easily fosters greater transparency and more social connections that leads to
socially positive impacts.

The United States serves as a springboard for several of the advanced mobile
applications reviewed in this report in large part because of the advanced
wireless 4G infrastructure currently being deployed in the country. Already, 75%
of the worlds 4G subscribers (combining LTE and mobile WiMAX) are in the
U.S., making this a hotbed for developing and testing powerful new applications.
While several applications can be delivered over feature phones or smaller
wireless devices, many of the advanced applications and integrated services will
be tailored to harness the power of smartphones or tablet computers. This
advanced infrastructure unlocks an entirely new world of wireless possibilities
from applications that enable students to trace planets across the sky on a tablet,
to inventions that turn a smartphone into a mobile medical device that enables
delivery of critical health care services to rural communities. The better the
infrastructure to deliver these services becomes, the greater the impact they will
have on society. The United States is leading the development of the wireless
revolution at home, as well as in societies around the world.

Examining each of the four sections more closely highlights the powerful benefits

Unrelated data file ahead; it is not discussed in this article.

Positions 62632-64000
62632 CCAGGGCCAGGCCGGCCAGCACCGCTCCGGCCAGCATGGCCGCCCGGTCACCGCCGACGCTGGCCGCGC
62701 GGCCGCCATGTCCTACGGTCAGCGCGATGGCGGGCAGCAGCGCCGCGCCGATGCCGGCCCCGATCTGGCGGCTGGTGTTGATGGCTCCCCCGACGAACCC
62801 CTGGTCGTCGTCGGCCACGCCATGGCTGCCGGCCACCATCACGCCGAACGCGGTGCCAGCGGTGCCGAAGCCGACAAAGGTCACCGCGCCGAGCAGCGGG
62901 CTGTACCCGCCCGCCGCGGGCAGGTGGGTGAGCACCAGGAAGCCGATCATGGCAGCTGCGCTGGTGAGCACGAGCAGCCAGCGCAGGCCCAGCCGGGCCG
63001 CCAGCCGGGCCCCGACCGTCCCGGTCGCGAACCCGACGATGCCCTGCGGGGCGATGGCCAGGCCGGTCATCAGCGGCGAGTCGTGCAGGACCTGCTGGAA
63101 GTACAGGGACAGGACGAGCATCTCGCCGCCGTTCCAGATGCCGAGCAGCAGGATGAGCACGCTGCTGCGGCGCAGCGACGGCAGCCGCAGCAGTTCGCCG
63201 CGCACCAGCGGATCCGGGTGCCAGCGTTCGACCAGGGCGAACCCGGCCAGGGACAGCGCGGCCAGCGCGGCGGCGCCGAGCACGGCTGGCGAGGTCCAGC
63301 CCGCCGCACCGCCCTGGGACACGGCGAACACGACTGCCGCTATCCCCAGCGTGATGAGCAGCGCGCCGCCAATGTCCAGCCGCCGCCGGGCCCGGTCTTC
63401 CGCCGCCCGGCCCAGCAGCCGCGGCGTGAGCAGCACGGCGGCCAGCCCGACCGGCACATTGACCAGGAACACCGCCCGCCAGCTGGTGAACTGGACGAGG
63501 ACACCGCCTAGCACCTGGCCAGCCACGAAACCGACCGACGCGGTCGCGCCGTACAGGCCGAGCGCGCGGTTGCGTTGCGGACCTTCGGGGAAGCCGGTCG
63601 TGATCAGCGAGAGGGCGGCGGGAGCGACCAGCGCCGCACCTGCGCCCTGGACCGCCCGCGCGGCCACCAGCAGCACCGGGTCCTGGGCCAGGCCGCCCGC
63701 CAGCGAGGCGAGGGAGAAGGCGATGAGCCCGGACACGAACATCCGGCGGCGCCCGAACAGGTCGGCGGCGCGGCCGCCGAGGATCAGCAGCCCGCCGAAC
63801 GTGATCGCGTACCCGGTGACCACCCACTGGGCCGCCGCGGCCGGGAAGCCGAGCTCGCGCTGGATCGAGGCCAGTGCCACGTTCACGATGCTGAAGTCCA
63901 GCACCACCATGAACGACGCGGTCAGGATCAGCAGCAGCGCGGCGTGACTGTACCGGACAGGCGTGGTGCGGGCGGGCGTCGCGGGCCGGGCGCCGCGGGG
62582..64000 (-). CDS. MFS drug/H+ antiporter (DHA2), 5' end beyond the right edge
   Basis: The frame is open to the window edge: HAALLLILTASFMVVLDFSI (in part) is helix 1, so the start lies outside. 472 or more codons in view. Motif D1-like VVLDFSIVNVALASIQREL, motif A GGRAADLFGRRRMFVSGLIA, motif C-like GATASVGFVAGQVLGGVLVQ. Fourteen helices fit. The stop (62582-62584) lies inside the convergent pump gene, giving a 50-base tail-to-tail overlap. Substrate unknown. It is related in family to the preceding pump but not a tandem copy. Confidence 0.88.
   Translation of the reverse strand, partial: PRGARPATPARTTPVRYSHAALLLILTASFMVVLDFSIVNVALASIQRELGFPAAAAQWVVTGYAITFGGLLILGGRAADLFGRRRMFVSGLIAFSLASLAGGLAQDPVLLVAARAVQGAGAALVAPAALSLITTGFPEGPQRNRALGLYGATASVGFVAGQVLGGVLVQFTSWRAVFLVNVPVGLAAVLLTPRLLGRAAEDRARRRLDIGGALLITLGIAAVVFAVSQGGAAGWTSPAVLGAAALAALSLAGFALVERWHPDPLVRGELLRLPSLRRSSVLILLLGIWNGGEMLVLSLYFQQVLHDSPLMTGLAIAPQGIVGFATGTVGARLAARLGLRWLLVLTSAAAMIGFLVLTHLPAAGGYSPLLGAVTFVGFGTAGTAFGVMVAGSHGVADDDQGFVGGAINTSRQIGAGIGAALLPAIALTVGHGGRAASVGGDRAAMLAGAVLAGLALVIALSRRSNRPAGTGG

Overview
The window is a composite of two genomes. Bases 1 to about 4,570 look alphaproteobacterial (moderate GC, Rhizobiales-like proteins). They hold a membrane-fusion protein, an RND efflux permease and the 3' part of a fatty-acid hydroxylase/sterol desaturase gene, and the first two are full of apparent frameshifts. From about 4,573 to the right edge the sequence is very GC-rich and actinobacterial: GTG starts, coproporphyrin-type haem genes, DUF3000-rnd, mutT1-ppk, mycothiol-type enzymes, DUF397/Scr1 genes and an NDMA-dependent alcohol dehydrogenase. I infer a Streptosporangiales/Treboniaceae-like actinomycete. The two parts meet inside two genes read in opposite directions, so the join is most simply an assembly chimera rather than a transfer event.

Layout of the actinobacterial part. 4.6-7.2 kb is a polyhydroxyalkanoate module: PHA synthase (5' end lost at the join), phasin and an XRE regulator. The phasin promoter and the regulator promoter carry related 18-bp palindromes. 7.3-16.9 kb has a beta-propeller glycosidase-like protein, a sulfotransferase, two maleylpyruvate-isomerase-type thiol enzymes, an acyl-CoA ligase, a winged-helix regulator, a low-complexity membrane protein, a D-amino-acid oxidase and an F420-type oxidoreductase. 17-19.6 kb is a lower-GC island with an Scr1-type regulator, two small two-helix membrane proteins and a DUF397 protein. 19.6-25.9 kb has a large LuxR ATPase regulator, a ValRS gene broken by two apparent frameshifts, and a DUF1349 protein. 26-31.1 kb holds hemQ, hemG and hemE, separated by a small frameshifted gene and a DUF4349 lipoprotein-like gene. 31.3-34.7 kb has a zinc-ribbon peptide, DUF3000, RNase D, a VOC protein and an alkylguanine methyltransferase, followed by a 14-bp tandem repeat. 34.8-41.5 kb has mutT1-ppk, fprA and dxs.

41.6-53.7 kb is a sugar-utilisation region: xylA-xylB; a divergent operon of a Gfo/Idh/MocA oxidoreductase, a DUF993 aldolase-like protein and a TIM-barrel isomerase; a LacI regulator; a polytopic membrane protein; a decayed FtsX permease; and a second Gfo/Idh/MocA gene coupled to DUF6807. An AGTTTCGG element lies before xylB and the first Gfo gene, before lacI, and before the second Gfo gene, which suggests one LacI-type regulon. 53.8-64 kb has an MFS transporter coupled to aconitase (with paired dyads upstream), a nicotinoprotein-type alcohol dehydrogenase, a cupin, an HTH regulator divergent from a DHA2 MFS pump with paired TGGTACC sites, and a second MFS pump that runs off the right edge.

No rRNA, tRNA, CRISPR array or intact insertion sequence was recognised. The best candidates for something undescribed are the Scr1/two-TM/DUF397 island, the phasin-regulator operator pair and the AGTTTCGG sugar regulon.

of wireless technology.

Health Care Applications and Services
Known as the mHealth field, wireless technology features exciting applications
and services in health care that will help address the worlds most pressing
health care needs. A shortage of health care workers around the world means
that pressing needs are not met. People who must manage lifelong chronic
diseases struggle on a daily basis to implement optimal health care solutions.
Almost 6 billion mobile
phone connections exist in
the world. With the right
infrastructure and
applications, this unlocks a
vast opportunity to connect,
heal, teach, and empower
billions of people around the
world.

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Many preventable diseases continue to take the lives of children around the
world because of poorly coordinated delivery of health care services.

Wireless
technology has
been deployed in
every corner of
the world to help
solve many of
these problems. In
the United States,
chronic disease
management
applications have
been shown to
improve health
outcomes while
making it much
easier for patients
and doctors to
communicate
regularly and sync
electronic health
records. Elderly people can now wear wireless devices that immediately contact
emergency care workers without needing to sit next to a phone all day, thereby
enabling a more active daily life. Applications around the world help health care
workers coordinate medicine delivery efforts in the field, predict disease
outbreaks before they become unmanageable, and connect rural patients to
urban doctors to improve rural health care.

The potential for impact is tremendous, and the industry is only in its infancy. J ust
some of the outcomes that various studies and experts anticipate include:

Dramati c improvements i n adherence to treatment, for example
expanding the population of people successfully managing type 2 diabetes
beyond the current rate of 39%
1